California Landslides

With the storms that are drenching California come the threat of landslides and mudslides across the Golden State.

18 photos
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Richard Hartog/Getty Images
Old Waterman Canyon Road is seen after a mudslide on Dec. 26, 2003 in Waterman Canyon, California. Rescue workers searched for missing people after heavy rains prompted the mudslides.
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NBC Bay Area
Crews work to clear a mudslide on Highway 9 in the Santa Cruz Mountains on Tuesday evening. (Jan 3., 2017)
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NBC Bay Area
SUV was stuck from the mudslide on Niles Canyon Road in the East Bay on late Tuesday night. (Jan. 10, 2017)
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NBC Bay Area
Crews cleanup mudslide on Highway 17 near Scotts Valley since late Monday night and Tuesday morning. (Jan. 9, 2017)
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NBC Bay Area
A mudslide in Guerneville flowed between homes and covered the roadway below. (Jan. 9, 2017)
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NBC Bay Area
Crews clean up a mudslide in Pacifica. (Jan. 9, 2017)
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Caltrans
Caltrans had to clear a mudslide from Highway 1 on Jan. 5, 2017
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NBC Bay Area
Mudslide in Pacifica. Jan. 9, 2017
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NBC Bay Area
Crews clear a roadway where a mudslide stopped traffic in the Santa Cruz Mountains. (Jan. 4, 2017)
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Getty Images
A mudslide carries debris down a hill next to a home on Jan. 11, 2017 in Guerneville, California. A new round of storms are bringing heavy rains and flooding to Northern California just days after rain and snow storms pounded the region bringing much needed water to drought stricken California.
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Mail carrier Ban Vo, left, offers encouragement to homeowner Ed Heinlein whose backyard, behind them, is covered buried in several feet of ash and mud from the burned hillside above. The house is threatened with a possible major landslide as a storm brings rain in the midst of record drought on March 1, 2014 near Azusa, California. The rain offers some relief to the dry conditions but is not expected to be enough to break the historic drought.
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A worker surveys a debris-filled street below the Colby Fire burn area as a storm brings rain in the midst of record drought on Feb. 28, 2014 in Glendora, California. The rain offers some relief to the dry conditions but is not expected to be enough to break the historic drought. A drought-related unseasonal wildfire, the Colby Fire, was accidentally ignited in the dry chaparral vegetation in January, destroying homes and sending thousands fleeing. The charred and denuded hillsides are threatening the homes of about a thousand evacuated residents with rain-loosened mud-ash debris flows.
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The rain-muddied east fork of the San Gabriel River rushes toward San Gabriel Reservoir in the Angeles National Forest as a storm brings rain in the midst of record drought on Feb. 28, 2014 near Azusa, California. The rain offers some relief to the dry conditions but is not expected to be enough to break the historic drought.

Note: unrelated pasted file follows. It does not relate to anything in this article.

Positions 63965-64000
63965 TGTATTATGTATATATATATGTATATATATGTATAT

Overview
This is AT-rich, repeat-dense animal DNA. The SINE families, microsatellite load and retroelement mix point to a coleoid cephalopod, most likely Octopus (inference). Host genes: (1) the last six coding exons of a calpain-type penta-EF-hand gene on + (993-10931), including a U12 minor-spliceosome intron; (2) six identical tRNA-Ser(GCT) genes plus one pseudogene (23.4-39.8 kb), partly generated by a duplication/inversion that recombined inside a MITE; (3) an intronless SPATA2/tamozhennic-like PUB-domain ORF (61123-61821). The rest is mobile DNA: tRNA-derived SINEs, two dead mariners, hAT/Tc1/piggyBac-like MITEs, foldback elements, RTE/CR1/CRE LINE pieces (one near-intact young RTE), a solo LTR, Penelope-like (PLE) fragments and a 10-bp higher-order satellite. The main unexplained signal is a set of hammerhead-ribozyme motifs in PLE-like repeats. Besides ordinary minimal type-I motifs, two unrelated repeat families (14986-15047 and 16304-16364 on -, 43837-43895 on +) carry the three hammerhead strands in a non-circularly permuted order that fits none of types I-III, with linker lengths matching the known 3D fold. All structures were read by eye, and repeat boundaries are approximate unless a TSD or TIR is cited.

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A debris flow damages homes and carries cars away on after heavy rains caused mudslides on Feb. 6, 2010 in La Canada Flintridge, California. Large wildfires in 2008 and 2009 stripped the hills and mountains of vegetation, resulting in mud and debris flow danger as winter rains pass over foothill communities where thousands of people have been evacuated at times in recent weeks. The threat is particularly high near the San Gabriel Mountains above La Canada-Flintridge area which were denuded of natural flood-controlling vegetation by the 250-plus square mile Station. At least 40 homes have been severely damaged and 500 remain evacuated.
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Cars rest where they slid off the road during a mudslide on Tamalpias Road Jan. 2, 2006 in Fairfax, California. Northern California has been inundated by heavy rain over the past week, causing mudslides and pushing rivers over their banks.
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Firefighters stand outside a condominium after a 10-foot wall of mud smashed into it, filling the home to the ceiling and trapping three women inside on Feb. 21, 2005 in the Los Angeles, California area community of Hacienda Heights. The 85-year-old resident and two women in their 50's were rescued, one of them trapped in rising mud for 90 minutes. Los Angeles has received more than 31 inches of rain this season, more than twice the normal average of 15.8 inches making it the fifth wettest season on record.
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Hundreds of rescue workers gathered to observe a moment of silence on Jan. 13, 2005, at a memorial service for the victims of the massive mudslide in La Conchita, California. The service was held after announcement that the rescue phase of the relief operation was ending and workers will now try to find a way for evacuated residents to return to what authorities say remains a "geologically hazardous" area.
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A car is stuck in mud after it was trapped in a flash flood as the swollen waters of Lytle Creek overtook Lytle Creek Road, the only way out for the rural residents in Lytle Canyon, during the first storm of the season on Oct. 20, 2004 north of Rancho Cucamonga, California.
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